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What can Ted Lasso teach us about leadership?

Author’s Note: I am the official Ted Lasso promoter for Small Potatoes Communications. I take this unsanctioned role very seriously, so I must warn you: there are spoilers in this blog post. If you’d like to run over to Apple TV+ and watch the series, I’ll await your enthusiastic thank you. If you’ve seen it or are curious to see what all the fuss is about, read on.

Ted Lasso is a show about kindness, relentless optimism, forgiveness, personal growth…and leadership effectiveness?

In an episode of our beloved Brené Brown’s podcast, Unlocking Us, Brown shared her love of Ted Lasso with her fans. Brown is joined by show co-creator and title star, Jason Sudeikis, and co-creator and everyone’s favorite Lady Gaga impersonator, Brendan Hunt, to discuss the positive impact the show has on seemingly everyone that tunes in.

In the context of strong leadership, the part that stood out to me is when they discuss the show’s opening title. There, Ted Lasso sits in a blue stadium seat. Slowly and steadily, chairs around him begin to turn red until they spell out the show’s title. What looks like a standard football stadium actually has a much deeper meaning.

“…The idea of Ted sitting in a chair and then changing the environment around him, it’s… Ted is more of a white rabbit than a white knight. He sort of leads you to the thing and leads by example…” Sudeikis said.

Good leadership is bold and out there – but it’s also subtle and nuanced. Impact happens in the big, organization-changing moments, but gaining alignment and setting culture happens in the small moments.

Early in season one, Lasso has yet to gain credibility with the team. His first order of business is to put out a suggestion box for the team to share their feedback (and brilliant British insults). Card after card lobs criticism and name-calling (wanker) at Lasso until he reaches the one that becomes his starting point for change.

“Shower pressure is rubbish.”

It’s simple and small, but it becomes the first building block to effective change. He immediately springs into action and has the shower pressure fixed. Here’s where the nuance comes in: He doesn’t announce it. He doesn’t say, “Look what I’ve done for you!” and seek credit. By showing that he’s willing to listen to the small things to improve the team’s experience, a little crack forms in their armor.

The moment the team truly comes together is when Lasso is willing to make the difficult and controversial decision to remove his best player from the game. After watching his arrogant star player, Jamie Tartt, celebrate two goals on the field solo while the other players gather unenthusiastically off to the side, Lasso decides to make a change.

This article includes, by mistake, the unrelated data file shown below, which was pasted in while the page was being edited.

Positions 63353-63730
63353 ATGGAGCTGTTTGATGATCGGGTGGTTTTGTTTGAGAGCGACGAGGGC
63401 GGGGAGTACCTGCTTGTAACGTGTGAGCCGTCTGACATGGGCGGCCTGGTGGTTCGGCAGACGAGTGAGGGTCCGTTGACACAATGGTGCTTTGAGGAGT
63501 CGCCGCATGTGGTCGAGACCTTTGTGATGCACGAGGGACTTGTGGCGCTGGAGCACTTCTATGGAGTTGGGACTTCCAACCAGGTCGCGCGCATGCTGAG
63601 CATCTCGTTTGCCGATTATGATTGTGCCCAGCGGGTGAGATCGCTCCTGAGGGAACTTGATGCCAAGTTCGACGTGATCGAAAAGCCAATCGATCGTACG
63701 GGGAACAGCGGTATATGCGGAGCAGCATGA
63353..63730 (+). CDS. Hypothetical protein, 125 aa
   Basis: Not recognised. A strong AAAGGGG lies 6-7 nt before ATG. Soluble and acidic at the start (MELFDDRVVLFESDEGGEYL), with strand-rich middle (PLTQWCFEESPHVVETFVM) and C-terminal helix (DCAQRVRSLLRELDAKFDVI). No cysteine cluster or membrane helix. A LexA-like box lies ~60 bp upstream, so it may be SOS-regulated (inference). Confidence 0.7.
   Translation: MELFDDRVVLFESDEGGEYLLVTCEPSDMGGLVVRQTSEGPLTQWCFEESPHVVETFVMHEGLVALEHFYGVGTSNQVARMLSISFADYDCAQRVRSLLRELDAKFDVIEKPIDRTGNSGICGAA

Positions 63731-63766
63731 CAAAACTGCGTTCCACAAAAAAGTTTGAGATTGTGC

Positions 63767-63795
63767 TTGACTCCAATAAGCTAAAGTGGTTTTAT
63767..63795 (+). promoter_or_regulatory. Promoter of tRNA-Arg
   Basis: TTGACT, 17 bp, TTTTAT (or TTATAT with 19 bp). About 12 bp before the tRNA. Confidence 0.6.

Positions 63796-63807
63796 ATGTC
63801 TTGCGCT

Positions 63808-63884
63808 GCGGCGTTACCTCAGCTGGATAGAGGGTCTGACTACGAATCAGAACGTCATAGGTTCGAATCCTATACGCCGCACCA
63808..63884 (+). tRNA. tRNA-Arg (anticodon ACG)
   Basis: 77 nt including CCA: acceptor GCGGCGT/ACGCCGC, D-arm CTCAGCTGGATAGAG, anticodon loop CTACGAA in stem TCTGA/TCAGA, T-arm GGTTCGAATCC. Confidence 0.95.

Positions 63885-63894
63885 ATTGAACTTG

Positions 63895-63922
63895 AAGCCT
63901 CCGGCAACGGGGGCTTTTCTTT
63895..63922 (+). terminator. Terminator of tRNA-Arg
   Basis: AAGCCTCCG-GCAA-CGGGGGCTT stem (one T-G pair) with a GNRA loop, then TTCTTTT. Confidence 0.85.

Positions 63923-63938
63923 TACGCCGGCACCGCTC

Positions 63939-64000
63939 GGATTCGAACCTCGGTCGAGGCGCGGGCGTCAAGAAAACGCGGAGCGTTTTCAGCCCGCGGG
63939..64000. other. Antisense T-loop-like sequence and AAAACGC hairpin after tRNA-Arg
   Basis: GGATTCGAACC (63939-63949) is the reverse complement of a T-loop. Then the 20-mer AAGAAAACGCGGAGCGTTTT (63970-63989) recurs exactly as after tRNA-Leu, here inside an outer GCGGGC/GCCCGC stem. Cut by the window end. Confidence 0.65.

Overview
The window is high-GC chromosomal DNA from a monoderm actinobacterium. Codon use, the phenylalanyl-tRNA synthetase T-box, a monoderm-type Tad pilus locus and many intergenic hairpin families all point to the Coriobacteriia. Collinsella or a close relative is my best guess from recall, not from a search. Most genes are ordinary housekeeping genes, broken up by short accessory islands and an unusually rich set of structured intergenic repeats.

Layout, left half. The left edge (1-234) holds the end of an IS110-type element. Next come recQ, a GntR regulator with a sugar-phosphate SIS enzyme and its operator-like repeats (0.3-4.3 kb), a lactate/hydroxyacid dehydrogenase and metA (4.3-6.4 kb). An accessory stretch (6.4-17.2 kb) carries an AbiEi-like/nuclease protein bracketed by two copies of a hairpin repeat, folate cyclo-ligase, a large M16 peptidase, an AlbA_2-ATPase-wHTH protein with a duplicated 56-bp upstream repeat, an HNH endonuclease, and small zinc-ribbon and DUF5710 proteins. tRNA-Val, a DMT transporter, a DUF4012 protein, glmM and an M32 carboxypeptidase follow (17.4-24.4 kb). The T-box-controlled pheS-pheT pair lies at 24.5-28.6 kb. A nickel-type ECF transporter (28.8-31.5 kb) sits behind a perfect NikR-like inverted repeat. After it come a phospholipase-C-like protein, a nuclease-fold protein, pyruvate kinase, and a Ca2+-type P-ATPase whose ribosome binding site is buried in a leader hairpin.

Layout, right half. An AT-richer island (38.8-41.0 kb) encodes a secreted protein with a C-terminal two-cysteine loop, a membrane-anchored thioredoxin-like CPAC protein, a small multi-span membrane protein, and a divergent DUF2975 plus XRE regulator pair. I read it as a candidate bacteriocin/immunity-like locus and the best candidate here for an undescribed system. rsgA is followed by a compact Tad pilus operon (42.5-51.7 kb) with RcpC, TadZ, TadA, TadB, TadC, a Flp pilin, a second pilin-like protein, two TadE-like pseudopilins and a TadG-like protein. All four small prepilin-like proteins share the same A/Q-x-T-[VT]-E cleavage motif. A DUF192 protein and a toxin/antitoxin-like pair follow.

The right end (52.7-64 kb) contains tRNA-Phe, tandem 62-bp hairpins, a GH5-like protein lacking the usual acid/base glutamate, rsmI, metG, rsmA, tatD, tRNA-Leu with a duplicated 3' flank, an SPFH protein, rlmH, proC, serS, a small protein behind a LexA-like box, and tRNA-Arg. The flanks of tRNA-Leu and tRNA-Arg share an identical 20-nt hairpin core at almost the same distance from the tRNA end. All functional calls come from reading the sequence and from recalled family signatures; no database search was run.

Lasso sends the message: Winning is not more important than fostering teamwork and camaraderie among the players. The culture of the team supersedes the scoreboard.

Isn’t that a breath of fresh air?! We all know that companies must balance performance and culture, but what would happen if culture was always the priority?

The episode ends with the team winning the match. Yes, it’s brilliantly written fiction, but I believe it’s rooted in real life business outcomes when people are the priority.

Lasso’s leadership throughout the show was not just top-down. There is also a great storyline of managing upward, with Lasso and the team’s owner, Rebecca Welton. Welton is an embittered recent divorcee acting out from pain and heartbreak. The operational decisions she makes, including hiring Lasso, are designed to hurt her ex-husband, as his first and only love is the football team. Lasso, in his unwavering kindness and shrewd sensibility, sees her struggle and supports her.

“He is egoless. He does allow for people to be themselves and reflect what they think he is, but really what they are. Ted doesn’t try to persuade [them]. He just knows. He just keeps marching along. Slow and steady wins the race. …He doesn’t allow himself to be changed by it and try to prove other people wrong; he just knows,” said Sudeikis.

Lasso is unshaken by Welton’s efforts to sabotage the team and marches forward with his mission to make everyone around him a better person. Eventually, Welton moves past the pain, sees her errors in judgment and accepts Lasso’s gift of forgiveness. She becomes more involved in the team dynamic, breaks free from the chains that bind her and moves toward creating a more cohesive environment.

I could go on forever about all the nuances that demonstrate Lasso’s approach to leadership, but you should experience them for yourself…again, if necessary!

I’m always on board to talk about Ted, leadership and employee engagement, so if you’re interested, let’s chat!


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